The collection receives a fitting conclusion with Dorothea Frede's "The Deficiency of Human Nature: The Task of a 'Philosophy of Human Affairs'", which considers the scope and aims of the "philosophy of human affairs" (EN 10.9, 1181b15) to which Aristotle devotes the Nicomachean Ethics and Politics, addressing in particular its role in the project of ordering political communities. Frede argues that Aristotle envisages this project as one of compensating for the limitations of humanity's natural sociability through a regimen of moral and intellectual education prescribed and instituted by law-givers. However, the philosophy of human affairs is not the architectonic science that aims at the good for human beings (EN 1.2, 1094a18-b7), but rather the discipline that "provides the philosophical underpinnings of such a master science" (266). The task of a philosophy of human affairs, Frede concludes, is not to make human beings good, but "to give help to those with an interest, ambition, and the potential to become politicians, by instructing them on the basic philosophical principles of their discipline" (271).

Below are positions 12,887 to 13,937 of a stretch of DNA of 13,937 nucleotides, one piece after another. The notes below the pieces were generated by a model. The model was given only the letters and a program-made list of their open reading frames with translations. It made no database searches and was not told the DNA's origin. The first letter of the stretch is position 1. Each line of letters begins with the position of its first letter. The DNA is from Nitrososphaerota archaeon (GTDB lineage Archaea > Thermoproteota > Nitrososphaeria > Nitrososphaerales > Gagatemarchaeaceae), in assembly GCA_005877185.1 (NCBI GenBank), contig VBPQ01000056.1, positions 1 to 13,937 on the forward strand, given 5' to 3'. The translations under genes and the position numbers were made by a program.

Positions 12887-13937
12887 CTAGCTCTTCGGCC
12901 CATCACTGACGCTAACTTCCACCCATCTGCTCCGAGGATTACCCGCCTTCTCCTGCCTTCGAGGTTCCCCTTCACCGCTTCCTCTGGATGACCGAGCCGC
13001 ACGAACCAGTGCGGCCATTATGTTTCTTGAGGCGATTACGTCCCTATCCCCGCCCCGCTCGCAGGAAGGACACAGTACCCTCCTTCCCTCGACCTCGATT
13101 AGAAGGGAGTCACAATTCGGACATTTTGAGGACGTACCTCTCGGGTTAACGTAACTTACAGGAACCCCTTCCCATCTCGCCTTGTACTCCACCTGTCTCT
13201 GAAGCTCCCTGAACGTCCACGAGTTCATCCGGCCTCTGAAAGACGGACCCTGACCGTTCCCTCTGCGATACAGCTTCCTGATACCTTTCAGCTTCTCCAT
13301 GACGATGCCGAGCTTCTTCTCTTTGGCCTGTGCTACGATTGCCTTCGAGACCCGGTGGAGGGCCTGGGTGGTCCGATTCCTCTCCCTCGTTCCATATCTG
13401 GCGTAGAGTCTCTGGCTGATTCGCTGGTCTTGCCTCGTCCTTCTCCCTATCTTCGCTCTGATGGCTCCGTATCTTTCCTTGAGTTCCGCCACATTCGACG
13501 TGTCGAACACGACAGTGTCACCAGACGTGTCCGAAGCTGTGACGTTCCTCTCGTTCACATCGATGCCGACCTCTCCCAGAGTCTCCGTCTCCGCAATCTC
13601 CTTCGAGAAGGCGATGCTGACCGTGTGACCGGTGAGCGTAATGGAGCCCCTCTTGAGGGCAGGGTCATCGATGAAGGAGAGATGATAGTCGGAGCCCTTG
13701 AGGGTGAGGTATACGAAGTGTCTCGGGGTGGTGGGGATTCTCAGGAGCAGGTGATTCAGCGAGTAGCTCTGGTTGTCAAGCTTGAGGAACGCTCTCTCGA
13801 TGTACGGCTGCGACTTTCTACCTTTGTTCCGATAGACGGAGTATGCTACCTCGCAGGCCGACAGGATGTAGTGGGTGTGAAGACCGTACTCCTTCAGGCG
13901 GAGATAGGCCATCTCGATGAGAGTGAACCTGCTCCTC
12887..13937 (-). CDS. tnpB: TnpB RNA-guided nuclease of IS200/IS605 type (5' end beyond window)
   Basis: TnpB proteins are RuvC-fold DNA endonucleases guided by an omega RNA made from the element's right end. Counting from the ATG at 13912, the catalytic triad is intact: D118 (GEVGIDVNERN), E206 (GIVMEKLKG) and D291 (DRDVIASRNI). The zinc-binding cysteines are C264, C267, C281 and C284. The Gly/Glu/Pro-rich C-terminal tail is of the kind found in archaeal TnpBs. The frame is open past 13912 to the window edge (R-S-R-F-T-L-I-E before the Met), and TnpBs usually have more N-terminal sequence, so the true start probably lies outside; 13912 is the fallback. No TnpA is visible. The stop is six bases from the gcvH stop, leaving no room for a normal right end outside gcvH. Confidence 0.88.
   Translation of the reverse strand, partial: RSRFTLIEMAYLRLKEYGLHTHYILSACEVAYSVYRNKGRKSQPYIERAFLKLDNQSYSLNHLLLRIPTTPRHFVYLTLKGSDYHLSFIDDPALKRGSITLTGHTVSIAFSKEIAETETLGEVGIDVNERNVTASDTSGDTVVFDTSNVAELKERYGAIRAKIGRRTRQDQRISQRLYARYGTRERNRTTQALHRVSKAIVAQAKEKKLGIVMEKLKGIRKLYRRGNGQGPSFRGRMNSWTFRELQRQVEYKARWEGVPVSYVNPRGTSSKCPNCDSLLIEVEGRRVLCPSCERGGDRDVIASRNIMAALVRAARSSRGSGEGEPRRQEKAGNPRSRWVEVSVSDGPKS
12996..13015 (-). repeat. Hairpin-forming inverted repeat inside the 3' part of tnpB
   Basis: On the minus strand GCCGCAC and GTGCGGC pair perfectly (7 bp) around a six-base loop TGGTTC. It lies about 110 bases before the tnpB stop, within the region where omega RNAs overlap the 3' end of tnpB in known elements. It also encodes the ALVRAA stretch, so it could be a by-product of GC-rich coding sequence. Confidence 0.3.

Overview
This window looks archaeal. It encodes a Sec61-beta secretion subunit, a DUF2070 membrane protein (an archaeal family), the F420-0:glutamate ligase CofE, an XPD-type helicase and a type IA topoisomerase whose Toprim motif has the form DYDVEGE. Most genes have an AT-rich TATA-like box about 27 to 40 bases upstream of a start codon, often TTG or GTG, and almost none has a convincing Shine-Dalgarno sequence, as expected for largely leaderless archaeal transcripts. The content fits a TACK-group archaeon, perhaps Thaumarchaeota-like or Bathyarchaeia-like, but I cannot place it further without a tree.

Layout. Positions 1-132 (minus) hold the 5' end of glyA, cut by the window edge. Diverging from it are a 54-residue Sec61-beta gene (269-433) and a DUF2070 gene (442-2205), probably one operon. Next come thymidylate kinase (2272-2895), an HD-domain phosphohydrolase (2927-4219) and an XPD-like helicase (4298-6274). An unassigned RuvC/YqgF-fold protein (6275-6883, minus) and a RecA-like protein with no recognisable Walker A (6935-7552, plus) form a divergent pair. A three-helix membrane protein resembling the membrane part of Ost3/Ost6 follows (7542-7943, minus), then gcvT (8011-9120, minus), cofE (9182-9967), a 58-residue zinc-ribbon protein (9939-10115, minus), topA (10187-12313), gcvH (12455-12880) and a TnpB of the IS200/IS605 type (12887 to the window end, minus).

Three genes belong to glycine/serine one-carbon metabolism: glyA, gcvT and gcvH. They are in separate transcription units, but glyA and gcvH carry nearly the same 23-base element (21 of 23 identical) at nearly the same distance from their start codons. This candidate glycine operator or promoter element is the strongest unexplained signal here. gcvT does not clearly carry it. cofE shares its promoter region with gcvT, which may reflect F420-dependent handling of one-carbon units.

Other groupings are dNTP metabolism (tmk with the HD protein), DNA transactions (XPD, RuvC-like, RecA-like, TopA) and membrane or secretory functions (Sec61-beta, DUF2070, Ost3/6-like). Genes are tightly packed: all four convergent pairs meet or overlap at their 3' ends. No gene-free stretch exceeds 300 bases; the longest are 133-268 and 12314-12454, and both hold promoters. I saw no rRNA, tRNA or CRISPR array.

Non-specialists will appreciate the measures taken by the editors to keep the volume accessible, for instance transliterating even long quotations of Aristotle's Greek. Specialists however will notice the absence of an index locorum, which would have been especially useful for a collection such as this, in which a relatively small set of key passages receive extended discussion in several chapters. Still, given the high quality of the essays and their rich thematic interconnection, the volume will be a valuable resource for further study of Aristotle's philosophy of human nature.
I am grateful to Larkin Philpot for helpful comments on an earlier draft.